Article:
When Kim Jones left Louis Vuitton to take over Dior’s menswear division in 2018, it seemed only a matter of time before the British designer replicated the success of his Louis Vuitton x Supreme collaboration with another blockbuster streetwear crossover. That moment arrived a little over a year later when Dior unveiled an Air Jordan 1 collaboration during the Pre-fall 2020 menswear presentation in Miami. The shoe confirmed Dior’s parent company LVMH was not backing away from collaborations, but it also validated a point many knew already: that the basketball sneaker born in the 1980s is as valuable of a brand as the 73-year-old French stalwart. If anything, Jordan’s involvement legitimized Dior’s place in the new fashion status quo, not the other way around.
The collaboration faced some setbacks as the COVID-19 pandemic delayed the Dior Jordans’ release from April until July 2020. But that didn’t derail their success, and the luxury-collaboration-industrial-machine as a whole has only become more saturated since. Prada created perhaps the most obvious sibling to the Dior Jordan with an adidas Superstar collaboration in the fall of 2020. Supreme, no stranger to high-low mashups, set its sights even higher on a Tiffany collaboration the following year. None however have reached the levels of hype as the Dior Jordans, which have fetched more than $10,000 on the secondary market and earned a place in the history books at a presidential inauguration. Could luxury do it again?
“All special projects need to be special holistically: unique design, special collaboration partner choice, distribution, and production,” says Chris Gibbs, owner of Union LA. “The releases that are the most successful utilize all arrows in their quiver. [Dior Jordan] did that to a tee.”
The Dior Jordan, Gibbs notes, also had the advantage of going first, as in the first collaboration between a major shoe brand like Nike and a European label on par with Dior. But to create a product that appeals to rather than alienates either end of the spectrum requires more than novelty. We break down the key elements that made it possible, and that subsequent partnerships would need to capture to produce a modern collectible like the Dior Jordan.
“It’s hard to beat the first time. But I do think it’s possible,” Gibbs says of the possibility of replicating the Dior Jordan’s success. “Someone would just have to go bigger and better.”
Before joining Dior, Kim Jones had already made a career of collaborations with creatives, artists and brands of all stripes – even to a fault to some of his critics. But with each one, Jones has professed a deep admiration or longstanding connection with his collaborators, whether that’s Daniel Arsham, Yoon Ahn, or Hajime Soraya.
And that element is particularly important for two brands as gargantuan as Dior and Jordan, which have grown far beyond their namesake founders. Here, Jones is not working with an individual artist after all, but a corporate entity. Dior’s marketing around the collaboration played up Jones’ personal connection to Jordans; in a promotional video for the collection, Jones shows pieces of his extensive Jordan collection that dates back three decades, emphasizing that the collaboration came about because of his love of the shoe and its history, not because an LVMH exec saw a way to capitalize on the unrelenting demand for collaborations (though that may also be true). But Dior’s storytelling around the collaboration also emphasized the work of another key team member: Thibo Denis.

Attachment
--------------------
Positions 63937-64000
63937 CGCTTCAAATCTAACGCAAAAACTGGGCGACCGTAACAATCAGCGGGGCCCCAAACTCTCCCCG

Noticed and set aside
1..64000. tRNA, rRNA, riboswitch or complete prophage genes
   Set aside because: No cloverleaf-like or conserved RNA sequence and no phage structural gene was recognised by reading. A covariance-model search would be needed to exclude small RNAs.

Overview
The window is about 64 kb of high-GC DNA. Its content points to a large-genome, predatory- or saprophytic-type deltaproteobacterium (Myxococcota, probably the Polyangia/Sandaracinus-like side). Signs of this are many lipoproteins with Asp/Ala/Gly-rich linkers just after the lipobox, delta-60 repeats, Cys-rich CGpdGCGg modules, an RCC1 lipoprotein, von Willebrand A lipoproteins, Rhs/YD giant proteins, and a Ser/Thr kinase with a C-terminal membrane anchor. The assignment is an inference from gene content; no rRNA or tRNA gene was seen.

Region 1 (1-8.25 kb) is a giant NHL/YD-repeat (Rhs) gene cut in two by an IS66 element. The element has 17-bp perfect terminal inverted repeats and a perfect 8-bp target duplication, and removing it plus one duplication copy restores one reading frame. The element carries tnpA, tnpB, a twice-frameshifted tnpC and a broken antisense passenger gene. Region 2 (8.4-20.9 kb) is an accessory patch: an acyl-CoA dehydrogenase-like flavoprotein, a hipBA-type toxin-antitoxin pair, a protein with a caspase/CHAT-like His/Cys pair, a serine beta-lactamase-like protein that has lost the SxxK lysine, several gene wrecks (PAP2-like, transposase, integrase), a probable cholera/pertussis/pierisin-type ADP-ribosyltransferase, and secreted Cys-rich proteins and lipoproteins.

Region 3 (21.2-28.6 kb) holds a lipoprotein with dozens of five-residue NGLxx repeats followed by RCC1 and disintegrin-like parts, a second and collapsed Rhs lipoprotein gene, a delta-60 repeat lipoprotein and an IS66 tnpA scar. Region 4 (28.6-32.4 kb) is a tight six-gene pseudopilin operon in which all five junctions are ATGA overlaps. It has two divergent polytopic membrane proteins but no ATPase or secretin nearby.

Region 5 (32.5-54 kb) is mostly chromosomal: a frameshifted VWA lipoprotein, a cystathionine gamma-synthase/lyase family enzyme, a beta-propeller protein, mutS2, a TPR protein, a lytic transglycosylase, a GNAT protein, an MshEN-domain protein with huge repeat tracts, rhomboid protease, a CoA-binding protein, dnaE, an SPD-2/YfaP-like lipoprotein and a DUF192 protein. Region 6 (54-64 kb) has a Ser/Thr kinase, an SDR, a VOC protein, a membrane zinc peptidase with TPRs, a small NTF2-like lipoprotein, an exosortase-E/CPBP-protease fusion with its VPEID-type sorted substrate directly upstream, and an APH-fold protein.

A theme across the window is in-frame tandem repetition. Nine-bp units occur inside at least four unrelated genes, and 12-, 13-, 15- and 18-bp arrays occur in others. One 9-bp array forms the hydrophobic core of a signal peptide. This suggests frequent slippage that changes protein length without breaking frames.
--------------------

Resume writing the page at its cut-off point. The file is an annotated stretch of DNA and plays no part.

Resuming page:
"It was in a lot of ways a sneaker for sneakerheads, and I think that's why it's, to this day, one of the most coveted pairs."
Denis joined Dior’s men’s division as head of footwear design under Jones’ appointment as creative director, but he’d never been so visible a part of the brand until the roll out of the Dior Jordan. Another promotional video showing Denis in conversation with Sean Wotherspoon on the shoe’s design emphasized that this shoe is not made for luxury snobs, but sneakerheads who will geek out over small details like it being only the second Jordan made in Italy since the Air Jordan 2 in 1986. “It was in a lot of ways a sneaker for sneakerheads, and I think that's why it's, to this day, one of the most coveted pairs, both in the lows and in the highs,” says Brahm Wachter, VP, Head of Streetwear & Modern Collectables at Sotheby’s.
Collaborations frequently rely upon the retooling existing iconography – something recognizable, and reliably popular, made new again. At its most extreme, this strategy can be dismissed as a lazy logo slap, as Supreme was derided for in its take on the Air Force 1 (though proponents of such collabs would say they speak to the power of each entity that they don’t need to do anything more than superimpose their logos on one another).
As can be seen in any past Jordan collaboration, like Virgil Abloh’s seminal “The Ten” or Aleali May’s textured women’s release, there is no retooling that will improve the silhouette of the Air Jordan 1. That puts certain limitations on how much an outside brand can do. But Dior could not simply bathe the shoe in a new colorway or introduce a new textile; the shoe needed to look like more than just a standard seasonal Jordan release to warrant instant collectible status and warrant its luxury price tag.
Which meant Dior needed to put a stamp on the shoe that only Dior could do. Enter the Dior oblique, the pattern introduced by then creative director Marc Bohan in 1967 and used on all manner of apparel and accessories ever since, in particular on its hero product, the Dior Saddle Bag. As Denis emphasizes in his discussion with Wotherspoon, the swoosh is slightly larger on the Dior Jordan than the standard Air Jordan 1, specifically in order to make the Dior oblique jacquard more readable. Those small changes, like the use of more prominent stichting in line with luxury handbag techniques, amp up but don’t distract from the classic Jordan look. “The way that the two brands were merged was really spectacular,” Wachter says, noting the unique “Air Dior” branding that appears throughout various elements of the shoe, from the sole to the upper. “You can see the Dior brand and the Dior name. All of those details, when you're speaking to a sneaker collector, they really make a big difference.”